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Issue: Issue 6 (2019) – Supplement 1


Poster

Isolated middle cerebral artery dissection, a rare cause of stroke

Author(s):
Luís Ribeiro, Pedro Bem, Sofia Monteiro, and Sandra Moreira
Abstract:
Introduction: Intracerebral arterial dissection (IAD) is a rarely observed stroke cause. 
Case Report: A 44-year-old male, Krav Maga instructor, without pathological history, was admitted at our emergency department after a transient episode of left upper limb (LUP) paresis that took five minutes to recover. He reported a similar episode of LUP paresis 7 days before, after Krav Maga training, with complete recovery after 30 seconds, accompanied by right temporo-parietal headache that lasted 2 days. At the emergency department his neurological exam was normal but his cerebral tomography (CT) revealed multiple hypodensities in the distal right middle cerebral artery (RMCA) territory. CT angiography showed M1-RMCA filiform stenosis. 2 days later, he underwent a cerebral magnetic resonance (MR) which revealed multiple superficial and deep hypersignal foci in RMCA territory with diffusion restriction. 3D TOF MR angiography showed incipient irregularities of signal intensity in M1-RMCA and transcranial Doppler revealed focal acceleration of flow velocity in that arterial segment (systolic velocity peak 265cm/s and stenosis/pre-stenosis index of 4.8). The biochemical, serological and immunological studies were unremarkable, besides dyslipidemia. The remaining investigation (transesophageal echocardiogram, Holter-EKG) was normal. Cerebral angiography, one month after admission, showed normalization of the RMCA caliber, without other changes. Thus, IAD, probably traumatic, was assumed to be the most likely diagnosis. The patient was discharged without neurological deficits with indication for dual antiplatelet therapy, high-intensity statin and high-impact sports deprivation.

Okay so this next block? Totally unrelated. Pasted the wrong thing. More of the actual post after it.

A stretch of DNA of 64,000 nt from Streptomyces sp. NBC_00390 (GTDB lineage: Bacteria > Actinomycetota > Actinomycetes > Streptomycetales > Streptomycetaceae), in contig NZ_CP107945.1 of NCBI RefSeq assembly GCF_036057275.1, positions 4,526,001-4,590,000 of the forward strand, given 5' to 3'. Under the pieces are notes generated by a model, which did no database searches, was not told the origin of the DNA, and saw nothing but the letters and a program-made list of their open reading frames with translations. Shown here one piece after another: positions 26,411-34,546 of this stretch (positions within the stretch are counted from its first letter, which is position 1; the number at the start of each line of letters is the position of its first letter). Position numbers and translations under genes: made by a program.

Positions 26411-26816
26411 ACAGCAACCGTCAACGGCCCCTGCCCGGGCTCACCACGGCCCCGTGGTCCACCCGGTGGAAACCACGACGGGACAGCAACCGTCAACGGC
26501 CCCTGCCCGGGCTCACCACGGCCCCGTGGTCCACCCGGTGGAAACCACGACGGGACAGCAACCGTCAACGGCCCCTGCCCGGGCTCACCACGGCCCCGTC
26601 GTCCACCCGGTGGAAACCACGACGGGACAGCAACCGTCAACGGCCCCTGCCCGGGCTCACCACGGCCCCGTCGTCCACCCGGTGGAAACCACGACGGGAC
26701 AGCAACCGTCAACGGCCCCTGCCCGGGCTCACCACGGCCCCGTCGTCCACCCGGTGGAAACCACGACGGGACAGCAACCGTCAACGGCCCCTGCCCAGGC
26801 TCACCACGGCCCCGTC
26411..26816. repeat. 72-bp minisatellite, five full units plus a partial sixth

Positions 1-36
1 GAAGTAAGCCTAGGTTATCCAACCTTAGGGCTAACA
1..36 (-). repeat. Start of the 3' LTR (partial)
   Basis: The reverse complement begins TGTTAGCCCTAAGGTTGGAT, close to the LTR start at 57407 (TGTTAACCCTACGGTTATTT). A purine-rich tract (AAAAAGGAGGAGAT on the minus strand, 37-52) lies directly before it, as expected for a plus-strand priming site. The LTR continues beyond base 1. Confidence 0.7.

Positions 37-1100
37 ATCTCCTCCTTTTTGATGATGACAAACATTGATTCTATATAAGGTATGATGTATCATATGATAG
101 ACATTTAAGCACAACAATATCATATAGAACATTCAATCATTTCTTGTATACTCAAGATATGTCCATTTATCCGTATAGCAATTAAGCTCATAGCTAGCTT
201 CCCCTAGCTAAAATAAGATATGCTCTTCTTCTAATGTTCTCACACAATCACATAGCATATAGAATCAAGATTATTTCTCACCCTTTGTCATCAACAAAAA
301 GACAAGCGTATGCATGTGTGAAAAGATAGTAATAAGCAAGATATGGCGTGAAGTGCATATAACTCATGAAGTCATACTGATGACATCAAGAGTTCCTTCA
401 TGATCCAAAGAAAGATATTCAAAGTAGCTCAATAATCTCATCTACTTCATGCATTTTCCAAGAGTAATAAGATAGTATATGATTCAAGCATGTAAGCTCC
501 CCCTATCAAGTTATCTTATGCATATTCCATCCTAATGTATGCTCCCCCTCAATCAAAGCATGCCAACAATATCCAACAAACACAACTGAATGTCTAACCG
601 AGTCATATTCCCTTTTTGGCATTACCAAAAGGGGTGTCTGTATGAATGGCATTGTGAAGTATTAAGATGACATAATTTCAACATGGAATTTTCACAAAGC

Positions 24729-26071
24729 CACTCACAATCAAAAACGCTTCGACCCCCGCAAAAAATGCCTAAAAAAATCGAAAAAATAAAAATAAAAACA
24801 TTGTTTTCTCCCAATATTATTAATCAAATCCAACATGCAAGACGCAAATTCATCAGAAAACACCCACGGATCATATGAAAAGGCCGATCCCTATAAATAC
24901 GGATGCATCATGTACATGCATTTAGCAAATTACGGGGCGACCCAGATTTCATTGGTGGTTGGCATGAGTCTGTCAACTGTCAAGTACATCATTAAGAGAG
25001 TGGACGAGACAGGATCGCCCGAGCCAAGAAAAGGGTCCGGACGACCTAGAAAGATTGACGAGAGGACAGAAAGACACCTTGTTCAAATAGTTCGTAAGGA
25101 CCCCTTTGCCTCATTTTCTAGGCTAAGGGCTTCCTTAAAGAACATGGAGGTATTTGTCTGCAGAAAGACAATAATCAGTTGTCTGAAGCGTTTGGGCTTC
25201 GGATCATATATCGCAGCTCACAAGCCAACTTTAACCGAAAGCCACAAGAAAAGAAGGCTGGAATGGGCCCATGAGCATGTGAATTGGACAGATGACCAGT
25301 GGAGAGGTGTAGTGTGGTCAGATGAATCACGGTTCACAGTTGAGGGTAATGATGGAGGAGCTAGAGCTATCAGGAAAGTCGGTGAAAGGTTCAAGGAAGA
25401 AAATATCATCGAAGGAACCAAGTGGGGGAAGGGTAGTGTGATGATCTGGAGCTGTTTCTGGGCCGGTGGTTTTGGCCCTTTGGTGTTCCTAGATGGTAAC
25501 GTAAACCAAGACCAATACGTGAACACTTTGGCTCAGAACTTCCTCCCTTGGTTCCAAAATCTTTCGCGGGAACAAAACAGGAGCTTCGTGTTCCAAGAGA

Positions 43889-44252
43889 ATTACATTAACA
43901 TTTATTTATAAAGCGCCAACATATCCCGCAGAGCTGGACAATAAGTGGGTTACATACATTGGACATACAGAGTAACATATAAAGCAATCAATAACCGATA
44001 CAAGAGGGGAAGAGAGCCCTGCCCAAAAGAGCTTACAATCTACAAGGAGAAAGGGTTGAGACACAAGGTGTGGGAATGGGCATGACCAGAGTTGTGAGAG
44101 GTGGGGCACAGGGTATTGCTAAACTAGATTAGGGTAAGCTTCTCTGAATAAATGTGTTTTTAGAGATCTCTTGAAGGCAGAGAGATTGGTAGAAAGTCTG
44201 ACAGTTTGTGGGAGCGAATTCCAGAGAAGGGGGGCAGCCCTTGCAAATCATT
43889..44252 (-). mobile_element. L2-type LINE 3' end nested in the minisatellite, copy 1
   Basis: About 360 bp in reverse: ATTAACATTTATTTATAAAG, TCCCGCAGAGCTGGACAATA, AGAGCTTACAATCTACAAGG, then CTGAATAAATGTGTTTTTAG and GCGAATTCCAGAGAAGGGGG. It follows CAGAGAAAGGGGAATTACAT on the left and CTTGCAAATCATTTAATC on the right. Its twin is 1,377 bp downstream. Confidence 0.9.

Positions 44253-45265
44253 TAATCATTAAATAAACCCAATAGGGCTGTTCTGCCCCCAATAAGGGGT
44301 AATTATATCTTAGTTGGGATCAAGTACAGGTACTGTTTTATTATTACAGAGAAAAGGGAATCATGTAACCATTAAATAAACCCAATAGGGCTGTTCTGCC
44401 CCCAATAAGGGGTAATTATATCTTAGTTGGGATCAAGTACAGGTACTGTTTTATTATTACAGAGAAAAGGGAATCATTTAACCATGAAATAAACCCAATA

Conclusion: IAD's available literature is scarce, incidence and pathophysiology remain not fully understood.

From the Lisbon Stroke Summit, Lisbon, Portugal. 5–6 April 2019.

International Journal of Clinical Neurosciences and Mental Health 2019; 6(Suppl. 1):P21
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